Satellite reveals activity at NKorea launch site

WASHINGTON: New satellite imagery appears to show preparations beginning for a long-range rocket launch in North Korea despite international objections. The image from a privately operat

Published: 30th March 2012 10:46 AM  |   Last Updated: 16th May 2012 09:50 PM   |  A+A-

WASHINGTON: New satellite imagery appears to show preparations beginning for a long-range rocket launch in North Korea despite international objections.

The image from a privately operated satellite was taken Wednesday at the Tongchang-ri site where North Korea says it plans to launch the rocket between April 12 and 16.

An analysis conducted for the U.S.-Korea Institute at Johns Hopkins School of Advanced International Studies says the image shows trucks and fuel tanks outside two large buildings that would be used to store propellant for the rocket. It also shows work under way at a gantry tower next to a mobile launch pad, with a crane being used to load equipment. The rocket itself is not yet visible.

"The image shows not only that the launch is going ahead but the preparations seem to be on schedule for the planned launch dates," said Joel Wit, visiting fellow at the institute and editor of its website on North Korea, "38 North."

North Korea says the launch is to fire an observation satellite into orbit and mark the centennial of the birth of the nation's founder, Kim il Sung. The U.S. says it is a cover to test long-range missile technology and violates U.N. Security Council resolutions.

President Barack Obama has appealed to the North Korean leadership to abandon the rocket plan but was promptly rebuffed by the North.

If the launch does go ahead, it will terminate a Feb. 29 accord between the longtime adversaries, under which the North agreed to nuclear concessions and a moratorium on long-range missile and nuclear tests in exchange for food aid.

The U.S. says the plans to provide the food to the impoverished communist nation are already on hold.

On Sunday, South Korean defense officials said the main body of the three-stage rocket was transported to a building in Tongchang-ri, which lies on North Korea's northwestern coast, about 35 miles (56 kilometers) from the northern border with China.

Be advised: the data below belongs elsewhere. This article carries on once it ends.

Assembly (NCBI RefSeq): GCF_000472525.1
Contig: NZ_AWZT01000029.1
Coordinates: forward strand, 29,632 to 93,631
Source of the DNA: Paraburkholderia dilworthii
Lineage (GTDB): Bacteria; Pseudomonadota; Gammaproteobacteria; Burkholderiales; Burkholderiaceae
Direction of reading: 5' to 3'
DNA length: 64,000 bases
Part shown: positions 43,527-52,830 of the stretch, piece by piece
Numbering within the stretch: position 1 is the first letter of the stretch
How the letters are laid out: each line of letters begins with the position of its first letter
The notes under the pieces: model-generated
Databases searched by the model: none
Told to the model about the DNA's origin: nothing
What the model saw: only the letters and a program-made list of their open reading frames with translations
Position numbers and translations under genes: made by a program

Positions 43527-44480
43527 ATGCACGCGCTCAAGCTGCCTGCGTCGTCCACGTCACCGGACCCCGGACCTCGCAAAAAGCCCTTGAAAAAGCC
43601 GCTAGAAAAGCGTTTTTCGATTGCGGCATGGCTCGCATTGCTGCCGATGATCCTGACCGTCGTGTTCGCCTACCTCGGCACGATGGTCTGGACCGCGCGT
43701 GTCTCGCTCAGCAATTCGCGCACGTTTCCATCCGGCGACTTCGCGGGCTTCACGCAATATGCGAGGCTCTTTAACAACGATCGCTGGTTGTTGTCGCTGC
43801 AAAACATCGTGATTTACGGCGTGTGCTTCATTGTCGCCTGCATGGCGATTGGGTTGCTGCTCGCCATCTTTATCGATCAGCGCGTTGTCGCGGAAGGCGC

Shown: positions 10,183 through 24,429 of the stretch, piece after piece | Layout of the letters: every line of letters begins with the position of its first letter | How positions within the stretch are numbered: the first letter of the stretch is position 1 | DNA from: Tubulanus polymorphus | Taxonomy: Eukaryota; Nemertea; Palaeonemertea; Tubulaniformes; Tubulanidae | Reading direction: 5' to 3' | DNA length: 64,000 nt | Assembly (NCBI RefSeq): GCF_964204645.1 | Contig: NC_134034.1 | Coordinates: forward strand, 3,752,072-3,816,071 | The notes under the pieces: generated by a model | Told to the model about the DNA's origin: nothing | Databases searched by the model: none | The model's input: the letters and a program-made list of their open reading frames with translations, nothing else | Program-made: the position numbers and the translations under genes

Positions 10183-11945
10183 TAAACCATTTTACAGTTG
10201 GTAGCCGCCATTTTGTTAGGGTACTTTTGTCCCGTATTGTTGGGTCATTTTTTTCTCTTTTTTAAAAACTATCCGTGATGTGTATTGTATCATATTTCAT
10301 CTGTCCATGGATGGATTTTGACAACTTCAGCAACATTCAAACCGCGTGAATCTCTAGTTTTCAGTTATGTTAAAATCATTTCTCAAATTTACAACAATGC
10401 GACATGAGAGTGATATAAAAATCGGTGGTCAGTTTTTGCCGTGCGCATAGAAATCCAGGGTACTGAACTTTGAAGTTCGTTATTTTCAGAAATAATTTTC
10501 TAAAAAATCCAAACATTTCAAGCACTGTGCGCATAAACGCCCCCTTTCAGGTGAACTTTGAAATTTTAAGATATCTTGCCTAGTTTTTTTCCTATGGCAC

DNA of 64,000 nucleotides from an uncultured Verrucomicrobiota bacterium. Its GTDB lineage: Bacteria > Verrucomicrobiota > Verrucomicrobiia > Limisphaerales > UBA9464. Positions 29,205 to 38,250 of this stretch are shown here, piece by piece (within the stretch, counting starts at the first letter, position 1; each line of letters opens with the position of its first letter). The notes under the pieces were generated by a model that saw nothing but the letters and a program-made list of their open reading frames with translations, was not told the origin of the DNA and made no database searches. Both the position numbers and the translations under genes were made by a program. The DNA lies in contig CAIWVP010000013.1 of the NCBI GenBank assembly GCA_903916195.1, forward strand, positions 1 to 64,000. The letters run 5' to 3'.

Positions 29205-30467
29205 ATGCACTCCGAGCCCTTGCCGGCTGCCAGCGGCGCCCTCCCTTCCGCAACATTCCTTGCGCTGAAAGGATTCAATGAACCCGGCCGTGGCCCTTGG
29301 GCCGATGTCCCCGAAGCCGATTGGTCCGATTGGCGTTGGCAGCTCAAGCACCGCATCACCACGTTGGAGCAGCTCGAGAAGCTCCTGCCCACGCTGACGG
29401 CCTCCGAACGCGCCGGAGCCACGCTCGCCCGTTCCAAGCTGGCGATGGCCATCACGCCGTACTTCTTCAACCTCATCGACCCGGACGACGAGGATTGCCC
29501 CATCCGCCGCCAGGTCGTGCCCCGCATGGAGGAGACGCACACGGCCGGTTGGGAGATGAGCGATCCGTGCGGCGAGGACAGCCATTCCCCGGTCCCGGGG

The institute's analysis suggests that the separate stages of the rocket will be moved from this building and assembled at the launch site which lies about 1,000 yards (meters) away. It predicted the first stage of the rocket will probably be moved to the launch pad in the next couple of days.

The image appears to show various other activities at the site, including a crew cutting brush away from the launch pad, to prevent it catching fire when the Unha-3 rocket takes off and burning its way to the adjacent buildings used to store the propellant.

Analysts describe Tongchang-ri as a more sophisticated launch site than used for previous North Korean rocket launches, allowing a southward flight path that would avoid sending it over other countries.

However, U.S. Assistant Secretary of Defense for Asia-Pacific Security Affairs, Peter Lavoy, said Wednesday the U.S. lacks confidence about the rocket's stability and that debris from it could cause casualties. He said the rocket is probably intended to land somewhere close to the Philippines or maybe Indonesia, but South Korea and the Japanese island of Okinawa could also be affected.

Philippine President Benigno Aquino III, a close U.S. ally, said Thursday he is gravely concerned that debris may fall on Philippine territory. He called the planned launch a "needless provocation" and urged North Korea to abandon it.

Crucially, for Washington, the latest test could demonstrate if North Korea is closer to perfecting a multi-stage rocket that could hit the United States.

North Korea also conducted long-range rocket tests in 1998, 2006 and 2009, but with limited success. North Korea has also conducted two nuclear tests. It is not believed to have mastered how to fit a nuclear weapon onto a missile.

The announcement of the latest launch came just two weeks after the Feb. 29 U.S.-North Korean agreement, which had buoyed hopes for improved relations between the wartime enemies under its new and untested leader, Kim Jong Un. He came to power after his father Kim Jong Il who died of a heart attack in December, taking Pyongyang's secretive, hereditary regime into a third generation.

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